It was great. It went great. People liked it (so they told me on twitter) and so far, no one has debunked any of the points I made yet. Yay!

Which made this talk a late highlight of my year 2020, that wasn’t a lot of fun, otherwise. rC3 itself was a bit of a mixed bag of experiences but the talk was a lot of fun. Would recommend.

If you’re curious now about the talk, you can watch the recording here. My sources and more info is on this site.

I wish you all a happy new year 2021. Let’s hope that congress in 2021 can be in person again.

Electro conscious

For years, I wanted a cargo bike. Cargo bikes, however, are big, expensive and therefore quite the investment. 

The thing is, I don’t have a driver’s license. I live in Berlin, and the city has a fantastic public transport system. I’m not gonna lie, though, the main reason I never got my license was first money and then time. During late high school, when all parents bought their children driver licenses, my parents just couldn’t afford dropping a massive amount of money on me learning to direct a motorised vehicle through traffic. 

Later, when I earned my own money, I just didn’t want to spend the time to attend a driving school, spend hours next to a guy who smells of stale coffee and cold cigarettes in a car and learn about the road sign for cattle crossing in 550 meters. Instead, I used my hard earned cash on second hand analogue cameras, which objectively is just a better investment.

It’s not that I lived without cars in my vicinity. My wife knows how to drive and drove me already all around Berlin and Iceland. I also enjoy being a passenger in many of my friends’ cars. Turns out, cars are really good at going places fast and transport things as well. I just never wanted to sit behind the steering wheel of one. 

(On a side note: I recently had the opportunity to play realistic driving games at friend’s place, complete with stick shift, driving wheel with forceful feedback and adjustable racing seat. It was sort of fun to pretend-drive across rally tracks, but also the sort of fun that doesn’t invite itself back into your life anytime soon.)

No car for me meant relying on public transport and bikes. Public transport is great most of the time and the rising “sharing economy”, which is a just a short-time renting economy, of bikes and scooters provided enough mobility for most of my daily travels. I lugged bags of groceries on foot from the shop to the subway and from the station home. I rode the train to Kreuzberg and scootered my way to my destination.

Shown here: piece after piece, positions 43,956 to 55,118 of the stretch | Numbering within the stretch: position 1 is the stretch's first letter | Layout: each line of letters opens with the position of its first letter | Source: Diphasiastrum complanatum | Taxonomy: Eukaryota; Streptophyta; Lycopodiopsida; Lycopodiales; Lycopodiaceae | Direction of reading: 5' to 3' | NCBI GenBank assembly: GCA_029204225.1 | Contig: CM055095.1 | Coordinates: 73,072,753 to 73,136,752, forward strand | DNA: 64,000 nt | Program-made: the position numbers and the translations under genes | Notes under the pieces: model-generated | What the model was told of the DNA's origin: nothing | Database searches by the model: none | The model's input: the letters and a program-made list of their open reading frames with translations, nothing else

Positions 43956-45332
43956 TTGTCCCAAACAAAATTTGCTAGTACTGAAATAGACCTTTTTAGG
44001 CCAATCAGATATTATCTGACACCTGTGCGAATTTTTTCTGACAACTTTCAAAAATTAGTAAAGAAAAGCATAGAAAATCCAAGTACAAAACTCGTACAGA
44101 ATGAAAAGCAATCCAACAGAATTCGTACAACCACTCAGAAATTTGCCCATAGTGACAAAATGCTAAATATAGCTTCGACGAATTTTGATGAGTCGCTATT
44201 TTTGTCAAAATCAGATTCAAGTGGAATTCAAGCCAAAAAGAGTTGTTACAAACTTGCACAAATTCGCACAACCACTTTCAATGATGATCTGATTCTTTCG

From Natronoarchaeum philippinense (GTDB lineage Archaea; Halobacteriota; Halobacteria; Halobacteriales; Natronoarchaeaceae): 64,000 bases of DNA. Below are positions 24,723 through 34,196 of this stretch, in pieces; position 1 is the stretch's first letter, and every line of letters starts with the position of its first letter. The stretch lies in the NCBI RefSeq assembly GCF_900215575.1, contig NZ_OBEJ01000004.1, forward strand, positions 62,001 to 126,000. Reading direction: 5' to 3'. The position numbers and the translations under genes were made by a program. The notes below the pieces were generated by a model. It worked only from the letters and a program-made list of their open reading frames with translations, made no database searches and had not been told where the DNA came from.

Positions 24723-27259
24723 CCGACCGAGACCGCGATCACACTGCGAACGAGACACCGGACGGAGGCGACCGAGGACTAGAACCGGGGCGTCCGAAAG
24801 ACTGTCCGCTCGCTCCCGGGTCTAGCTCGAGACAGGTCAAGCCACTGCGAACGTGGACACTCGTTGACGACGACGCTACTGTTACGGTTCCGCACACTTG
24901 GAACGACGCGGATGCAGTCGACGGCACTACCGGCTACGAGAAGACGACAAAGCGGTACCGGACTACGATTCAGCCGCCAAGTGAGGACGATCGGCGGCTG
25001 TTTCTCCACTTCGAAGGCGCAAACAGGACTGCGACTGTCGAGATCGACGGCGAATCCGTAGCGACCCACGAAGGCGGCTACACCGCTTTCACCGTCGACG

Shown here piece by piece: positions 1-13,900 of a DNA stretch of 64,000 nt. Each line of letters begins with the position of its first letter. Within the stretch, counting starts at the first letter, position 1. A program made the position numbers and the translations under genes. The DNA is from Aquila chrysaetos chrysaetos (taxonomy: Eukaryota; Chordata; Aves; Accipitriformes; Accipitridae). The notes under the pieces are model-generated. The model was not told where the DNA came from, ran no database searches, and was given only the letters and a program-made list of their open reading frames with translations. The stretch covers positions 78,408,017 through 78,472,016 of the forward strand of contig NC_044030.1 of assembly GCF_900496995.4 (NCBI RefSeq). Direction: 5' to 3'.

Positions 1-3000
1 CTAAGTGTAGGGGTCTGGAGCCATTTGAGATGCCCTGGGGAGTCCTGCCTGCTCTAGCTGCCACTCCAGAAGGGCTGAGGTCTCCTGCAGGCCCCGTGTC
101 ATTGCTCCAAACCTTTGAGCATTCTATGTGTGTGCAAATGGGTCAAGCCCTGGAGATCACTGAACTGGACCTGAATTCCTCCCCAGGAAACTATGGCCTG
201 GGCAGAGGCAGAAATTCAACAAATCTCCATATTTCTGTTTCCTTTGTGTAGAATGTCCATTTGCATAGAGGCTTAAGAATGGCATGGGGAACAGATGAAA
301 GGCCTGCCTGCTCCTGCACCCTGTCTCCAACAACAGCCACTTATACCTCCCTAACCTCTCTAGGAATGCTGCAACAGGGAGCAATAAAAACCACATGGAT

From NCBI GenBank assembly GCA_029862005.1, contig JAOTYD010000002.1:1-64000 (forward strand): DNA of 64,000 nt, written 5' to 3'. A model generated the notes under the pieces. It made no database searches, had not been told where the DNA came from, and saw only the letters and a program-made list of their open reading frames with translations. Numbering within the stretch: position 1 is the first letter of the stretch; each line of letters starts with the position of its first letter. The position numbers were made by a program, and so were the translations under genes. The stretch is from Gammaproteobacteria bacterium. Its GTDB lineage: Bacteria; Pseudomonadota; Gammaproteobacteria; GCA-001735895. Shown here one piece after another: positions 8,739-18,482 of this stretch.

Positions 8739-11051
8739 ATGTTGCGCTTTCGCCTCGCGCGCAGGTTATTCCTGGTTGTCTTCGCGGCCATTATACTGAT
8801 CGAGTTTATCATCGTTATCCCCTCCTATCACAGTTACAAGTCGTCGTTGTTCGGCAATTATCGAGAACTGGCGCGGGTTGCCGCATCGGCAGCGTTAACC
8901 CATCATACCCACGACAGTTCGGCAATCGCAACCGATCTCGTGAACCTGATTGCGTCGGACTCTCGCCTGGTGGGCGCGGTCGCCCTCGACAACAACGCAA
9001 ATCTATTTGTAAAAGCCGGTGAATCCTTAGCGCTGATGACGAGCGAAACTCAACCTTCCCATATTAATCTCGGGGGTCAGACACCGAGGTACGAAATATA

It was only when I discovered the fLotte that my life found a new purpose. fLotte is a non-commercial free service of renting cargo bikes in Berlin. I booked the bikes online a couple of days in advance and then used the heavy duty bikes to transport stuff. And I transported a lot of stuff. Garbage to the collection site, groceries, DIY supplies, and much more other stuff. 

Every single time, the excitement of riding a 2,5 m long pedal powered vehicle through traffic was met with the sadness of returning the rented bike to its real home in front of an organic grocery shop. I got separation anxiety. I didn’t want to let go.

I was briefly distracted from my obsession when my kid was born. For a few months I had other things on my mind – until I realised that I now had another thing to transport, and this thing is much more fragile than the egg cartons I acquired by the dozen. I wanted, no, needed a cargo bike. With a seat, a bench even, safety straps, rain cover and enough space to put a kid next to all the eggs I’m buying. 

After spending way too much time researching the best cargo bikes, we picked the second best and ordered it (for the best one I would have had to sell my first born and then I wouldn’t need the bike anymore, would I). Having never bought a car, I never experienced the joy of adding optional luxuries to the order of my vehicle. Instead of self-aware AC and leather covered passenger lights, I got the retro package with white tires and a two-tone bell – and an electric motor. 

Suddenly, I was propelled through space not only by the power of my ham strings and calves but also by an autonomously shifting electric motor. Is this what driving feels like? So fast, so quick, so effortless? Is this why people control cars? Should I learn how to do it as well? 

Nah. I prefer the open air and the potential to become fit if I ever turned off the eager electrical engine. Being propelled by electrons rushing from minus to plus brings its own problems. I call it being electro conscious. Us cyclists, we’re a people united by our struggle against the motorised vehicles and their constant demand for public space. But when I stand next to another cyclist at a red light, I feel the sweat dripping down my forehead. Of course, this is not due to my exhaustion from cycling, as I have an electric motor. I feel anxious because when the light turns green, I’ll zoom away, in my oversized, 28 kg bicycle, filled to the brim with eggs and beer, while the other cyclist, on their regular people bike, struggles to get going.